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Lord, To Whom Shall We Go?

Two Thousand Years ago Jesus astonished His Disciples when after His burial He rose from the dead and appeared to them in the closed and locked upper room.

A week later He again appeared to them, this time with Thomas present who disbelieved the witness of his fellow Apostles that Jesus had risen from the dead. Undaunted by their witness he would not believe their word until he saw in Jesus’ hands the print of the nails and put his finger in the mark of the nails. Now with great patience Jesus allows Thomas time to grasp the utter truth of His Resurrection by telling Thomas to see His hands and place his hand on His side. Overcome with chagrin Thomas exclaims: “My Lord and My God!” Jesus patiently says to him, “Thomas, you have believed because you have seen Me? Blessed are those who have not seen and yet believe.”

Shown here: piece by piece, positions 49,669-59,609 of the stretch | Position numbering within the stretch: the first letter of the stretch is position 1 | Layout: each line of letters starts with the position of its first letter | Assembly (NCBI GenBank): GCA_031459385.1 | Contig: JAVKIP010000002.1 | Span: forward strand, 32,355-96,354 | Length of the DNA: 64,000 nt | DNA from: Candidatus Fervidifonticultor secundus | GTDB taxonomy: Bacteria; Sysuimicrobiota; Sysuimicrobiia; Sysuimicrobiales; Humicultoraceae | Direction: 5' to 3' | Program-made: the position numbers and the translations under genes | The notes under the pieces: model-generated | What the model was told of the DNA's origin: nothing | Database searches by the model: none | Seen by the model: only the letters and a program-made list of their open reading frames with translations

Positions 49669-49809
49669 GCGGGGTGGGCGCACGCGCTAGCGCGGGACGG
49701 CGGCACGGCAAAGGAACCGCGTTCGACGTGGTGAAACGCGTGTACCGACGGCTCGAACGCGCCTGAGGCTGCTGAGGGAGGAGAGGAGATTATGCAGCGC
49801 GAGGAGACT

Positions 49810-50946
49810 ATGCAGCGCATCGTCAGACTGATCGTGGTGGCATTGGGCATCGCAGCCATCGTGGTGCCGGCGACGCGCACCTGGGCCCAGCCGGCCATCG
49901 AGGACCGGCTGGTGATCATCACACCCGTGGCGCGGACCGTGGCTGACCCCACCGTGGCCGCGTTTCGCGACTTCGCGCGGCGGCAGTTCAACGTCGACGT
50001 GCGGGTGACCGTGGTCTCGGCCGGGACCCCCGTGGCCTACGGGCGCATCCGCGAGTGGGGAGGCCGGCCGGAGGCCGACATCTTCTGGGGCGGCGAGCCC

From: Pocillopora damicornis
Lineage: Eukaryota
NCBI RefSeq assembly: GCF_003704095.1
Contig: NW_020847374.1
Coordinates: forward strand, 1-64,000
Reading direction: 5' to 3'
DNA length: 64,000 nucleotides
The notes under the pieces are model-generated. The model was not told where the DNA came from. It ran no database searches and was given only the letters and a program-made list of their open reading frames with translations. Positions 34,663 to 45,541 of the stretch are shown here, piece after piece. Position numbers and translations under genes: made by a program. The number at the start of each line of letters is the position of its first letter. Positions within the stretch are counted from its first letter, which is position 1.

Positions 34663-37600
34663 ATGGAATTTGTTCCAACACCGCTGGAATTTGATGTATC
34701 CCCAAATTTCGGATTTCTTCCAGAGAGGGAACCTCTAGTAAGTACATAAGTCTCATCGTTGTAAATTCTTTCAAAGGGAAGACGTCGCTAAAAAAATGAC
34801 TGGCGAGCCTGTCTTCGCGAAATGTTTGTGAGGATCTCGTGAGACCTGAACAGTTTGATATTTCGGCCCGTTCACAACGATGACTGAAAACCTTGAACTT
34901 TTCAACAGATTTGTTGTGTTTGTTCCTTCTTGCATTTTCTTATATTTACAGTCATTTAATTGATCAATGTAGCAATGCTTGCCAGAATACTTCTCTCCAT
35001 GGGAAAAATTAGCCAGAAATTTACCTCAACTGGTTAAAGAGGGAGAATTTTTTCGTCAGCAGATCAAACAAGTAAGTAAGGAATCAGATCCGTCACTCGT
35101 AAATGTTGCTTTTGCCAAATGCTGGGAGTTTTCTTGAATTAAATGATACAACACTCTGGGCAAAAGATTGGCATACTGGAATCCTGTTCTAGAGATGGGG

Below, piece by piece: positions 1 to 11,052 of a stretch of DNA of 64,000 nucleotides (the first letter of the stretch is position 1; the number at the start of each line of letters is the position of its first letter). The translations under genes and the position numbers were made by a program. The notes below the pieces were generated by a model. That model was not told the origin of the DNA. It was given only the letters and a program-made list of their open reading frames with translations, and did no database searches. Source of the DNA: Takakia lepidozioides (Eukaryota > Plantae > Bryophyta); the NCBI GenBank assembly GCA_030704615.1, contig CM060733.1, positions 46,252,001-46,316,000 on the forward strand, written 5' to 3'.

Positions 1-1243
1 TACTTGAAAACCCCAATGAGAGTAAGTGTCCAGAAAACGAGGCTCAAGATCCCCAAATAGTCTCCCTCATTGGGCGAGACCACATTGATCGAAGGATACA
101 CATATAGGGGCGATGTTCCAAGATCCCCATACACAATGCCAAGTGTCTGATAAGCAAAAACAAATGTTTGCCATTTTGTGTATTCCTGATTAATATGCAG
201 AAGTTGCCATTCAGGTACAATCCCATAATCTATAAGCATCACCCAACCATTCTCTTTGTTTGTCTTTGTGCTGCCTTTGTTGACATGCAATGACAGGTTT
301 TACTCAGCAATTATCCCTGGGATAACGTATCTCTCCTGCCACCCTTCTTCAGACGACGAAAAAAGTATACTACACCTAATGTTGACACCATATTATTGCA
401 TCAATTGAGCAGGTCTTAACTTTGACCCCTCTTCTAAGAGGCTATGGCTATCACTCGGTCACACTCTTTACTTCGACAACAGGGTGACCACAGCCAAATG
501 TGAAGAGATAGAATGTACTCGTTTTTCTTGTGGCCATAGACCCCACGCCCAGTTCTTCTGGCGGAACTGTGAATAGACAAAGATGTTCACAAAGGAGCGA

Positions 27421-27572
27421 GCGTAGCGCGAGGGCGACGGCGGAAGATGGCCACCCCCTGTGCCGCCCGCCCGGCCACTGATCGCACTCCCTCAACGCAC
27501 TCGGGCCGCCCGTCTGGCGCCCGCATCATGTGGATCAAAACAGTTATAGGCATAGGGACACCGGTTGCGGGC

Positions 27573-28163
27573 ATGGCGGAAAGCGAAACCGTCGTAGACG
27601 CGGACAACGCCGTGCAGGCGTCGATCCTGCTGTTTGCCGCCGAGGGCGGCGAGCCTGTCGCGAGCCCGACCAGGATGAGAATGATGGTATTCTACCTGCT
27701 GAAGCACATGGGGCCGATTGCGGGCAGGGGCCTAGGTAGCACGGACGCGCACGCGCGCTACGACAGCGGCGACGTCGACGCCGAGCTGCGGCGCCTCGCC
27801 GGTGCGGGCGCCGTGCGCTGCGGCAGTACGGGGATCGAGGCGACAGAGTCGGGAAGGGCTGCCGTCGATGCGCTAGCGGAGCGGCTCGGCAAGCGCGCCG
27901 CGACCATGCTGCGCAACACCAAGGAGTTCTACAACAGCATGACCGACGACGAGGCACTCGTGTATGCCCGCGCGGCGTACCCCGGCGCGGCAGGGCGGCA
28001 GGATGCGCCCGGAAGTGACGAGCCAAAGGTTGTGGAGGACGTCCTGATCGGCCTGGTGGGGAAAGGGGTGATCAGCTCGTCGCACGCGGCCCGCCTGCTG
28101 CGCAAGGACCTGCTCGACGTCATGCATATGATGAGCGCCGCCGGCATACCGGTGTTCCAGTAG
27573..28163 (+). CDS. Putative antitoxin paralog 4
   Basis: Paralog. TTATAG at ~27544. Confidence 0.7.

Two thousand years later we are the descendants and beneficiaries of the Apostles witness and though we have not seen the Risen Lord, yet we believe. But, do we?

Do we allow the tares of this life to distract us from believing the Truth? In every generation there are those who allow the tares growing along side the sowed seeds of the Word to take over our understanding, including even those who saw the Risen Lord.

 When they [the Disciples] saw Him [on the mountain in Galilee], they worshiped
 Him; but some doubted. Matt 28:17

Given our limited human understanding of the divine, it is easy to do ignore the mystery of Christ’s Resurrection, and relying exclusively on our human senses and minds we are incapable of grasping the fact of someone rising from the dead. We are incredulous, and mistrust. We doubt like Thomas.

Those of us who believe the witness of the Apostles are reminded in one of the petitions of Vespers when we pray to the God of our Fathers, acknowledging that what our fathers and mothers, our grandfathers and grandmothers, our great grandfathers and great grandmothers and all our forefathers and foremothers believed was what got them through their hardships, it is what will bring us through ours. They knew something important for their lives and we do right when we acknowledge that their witness over two thousand years is the same as ours. The same God they believed we believe. We honor them by accepting this reality and we try to pass on this legacy to our children and grandchildren. That is how the Body of Christ – the Church – has continued to exist even to this day.